These questions arise in particular for the inclusion of health data in the scope of complementary health insurance. Quoted in the CCNE (French National Ethical Consultative Committee for Life Sciences and Health) and CERNA (French Committee for the Ethics of Research in Information Sciences and Technologies) “Digital & Healthcare” report, France Assos Santé notes for example that “If insurers know what health conditions their policyholders have, the categorial solidarity of supplementary insurance might be adjusted to take account of the level of risk of the condition in question. This is what is called customer stratification on the basis of risk.”
For Florence Picard, it is nevertheless in the insurer’s interest to maintain the pillar that is pooling. “The more this pooling is based on a large segmentation, the more the risk is manageable, as the difference between the tariff established or the provisions calculated is low. The more they refine the categories, the higher the risk of error.”
Yet, insurers are already offering certain contracts based on behavioural data to customers who so wish. For example, “Pay how you drive” consists in adapting the insurance premium to the driving style, a personalisation of car insurance that is made possible by the installation of a box in the vehicle or a mobile application on the driver’s smartphone. Could this kind of insurance be extended to other types of insurance? It’s unlikely, according to Florence Picard, to whom the idea of individual pricing doesn’t make sense. “The right price does not exist. Premiums are used to pay for accidents that happen to only a few. For all those who are not faced with an accident, the premiums will always be too high; for the others, they’re not high enough. It’s the actual principle of insurance. The issue, she continues, is to always find a happy medium between pooling and more responsibility-inducing pricing.”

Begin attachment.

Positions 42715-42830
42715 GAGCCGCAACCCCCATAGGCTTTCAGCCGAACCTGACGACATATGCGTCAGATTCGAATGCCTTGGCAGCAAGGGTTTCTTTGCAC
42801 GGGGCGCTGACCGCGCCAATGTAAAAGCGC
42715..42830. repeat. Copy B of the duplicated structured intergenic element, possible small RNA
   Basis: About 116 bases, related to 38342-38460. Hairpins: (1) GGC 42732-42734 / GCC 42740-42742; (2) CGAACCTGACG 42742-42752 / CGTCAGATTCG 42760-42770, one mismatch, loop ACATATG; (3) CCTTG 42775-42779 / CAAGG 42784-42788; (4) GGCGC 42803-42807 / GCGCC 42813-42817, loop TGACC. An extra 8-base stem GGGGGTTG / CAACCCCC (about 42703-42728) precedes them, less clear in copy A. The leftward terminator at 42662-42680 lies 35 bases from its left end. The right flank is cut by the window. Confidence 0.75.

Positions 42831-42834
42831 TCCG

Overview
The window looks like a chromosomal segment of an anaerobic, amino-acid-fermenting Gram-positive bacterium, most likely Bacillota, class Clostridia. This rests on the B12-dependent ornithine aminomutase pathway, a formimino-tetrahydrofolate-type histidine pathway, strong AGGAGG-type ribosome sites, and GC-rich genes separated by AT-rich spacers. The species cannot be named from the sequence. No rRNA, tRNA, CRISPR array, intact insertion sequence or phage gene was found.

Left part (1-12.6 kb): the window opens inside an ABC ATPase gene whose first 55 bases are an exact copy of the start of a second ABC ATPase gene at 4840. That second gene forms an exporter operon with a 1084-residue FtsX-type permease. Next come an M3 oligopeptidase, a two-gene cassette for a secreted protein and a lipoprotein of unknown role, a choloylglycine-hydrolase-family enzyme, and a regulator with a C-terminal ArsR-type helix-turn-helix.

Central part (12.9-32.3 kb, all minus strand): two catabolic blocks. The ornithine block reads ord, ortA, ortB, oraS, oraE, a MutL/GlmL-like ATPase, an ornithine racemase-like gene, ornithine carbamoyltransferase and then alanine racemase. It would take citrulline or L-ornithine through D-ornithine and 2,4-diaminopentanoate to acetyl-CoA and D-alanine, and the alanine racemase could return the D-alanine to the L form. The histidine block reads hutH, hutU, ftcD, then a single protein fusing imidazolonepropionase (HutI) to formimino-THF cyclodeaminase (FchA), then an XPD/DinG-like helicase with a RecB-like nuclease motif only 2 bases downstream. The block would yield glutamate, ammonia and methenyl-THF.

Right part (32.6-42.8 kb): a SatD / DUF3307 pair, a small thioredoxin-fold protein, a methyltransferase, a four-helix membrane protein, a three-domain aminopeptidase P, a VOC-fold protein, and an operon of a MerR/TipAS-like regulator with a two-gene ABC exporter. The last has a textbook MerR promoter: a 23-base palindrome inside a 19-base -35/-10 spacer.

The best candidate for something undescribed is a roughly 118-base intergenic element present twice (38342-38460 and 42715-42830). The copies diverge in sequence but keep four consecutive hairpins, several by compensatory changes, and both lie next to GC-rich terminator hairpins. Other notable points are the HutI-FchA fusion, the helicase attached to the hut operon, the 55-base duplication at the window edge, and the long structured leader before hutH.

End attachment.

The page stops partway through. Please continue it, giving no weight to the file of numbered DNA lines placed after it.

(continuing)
The regulatory dimension
What about the regulatory framework? First of all, the law forbids the use of certain data, such as gender or “race”. Insurances and complementary healthcare insurances can thus not take these data into account in establishing their pricing. In addition, the General Data Protection Regulation (GDPR), which follows the main principles of the French data protection act (loi Informatique et Libertés de 1978), reinforces the protection of personal data and aims to give citizens more control over their data. It expands the notion of health data, the use of which is forbidden except in certain precise cases as defined by article 9. Article 22 also establishes the right to not be subject to entirely automated decisions, that could be the result of profiling, which significantly affect the person involved (such as the application of higher tariffs).
However, the law does not take into account all of the issues raised by algorithms according to the CNIL, which is in favour of the extension of the loyalty principle of algorithms to take into account their collective effects. This principle is based in particular on the idea that an algorithm’s criteria must not go into head-on opposition with certain large collective interests – such as pooling – nor have the effect of reproducing or reinforcing discriminations.
Insurance players themselves are making commitments. For example, the French Institute of Actuaries’ Big Data working group managed by Florence Picard has launched a reflection on the evolution of the actuaries’ code of ethics in the age of Big Data. They are creating a working group on ethics and a professional standard for the use of data.
The aim is to find the right balance between exploiting an increasing amount of data, which is necessary to develop the uses of AI, and certain high principles (privacy, non-discrimination, etc.) aimed at protecting citizens.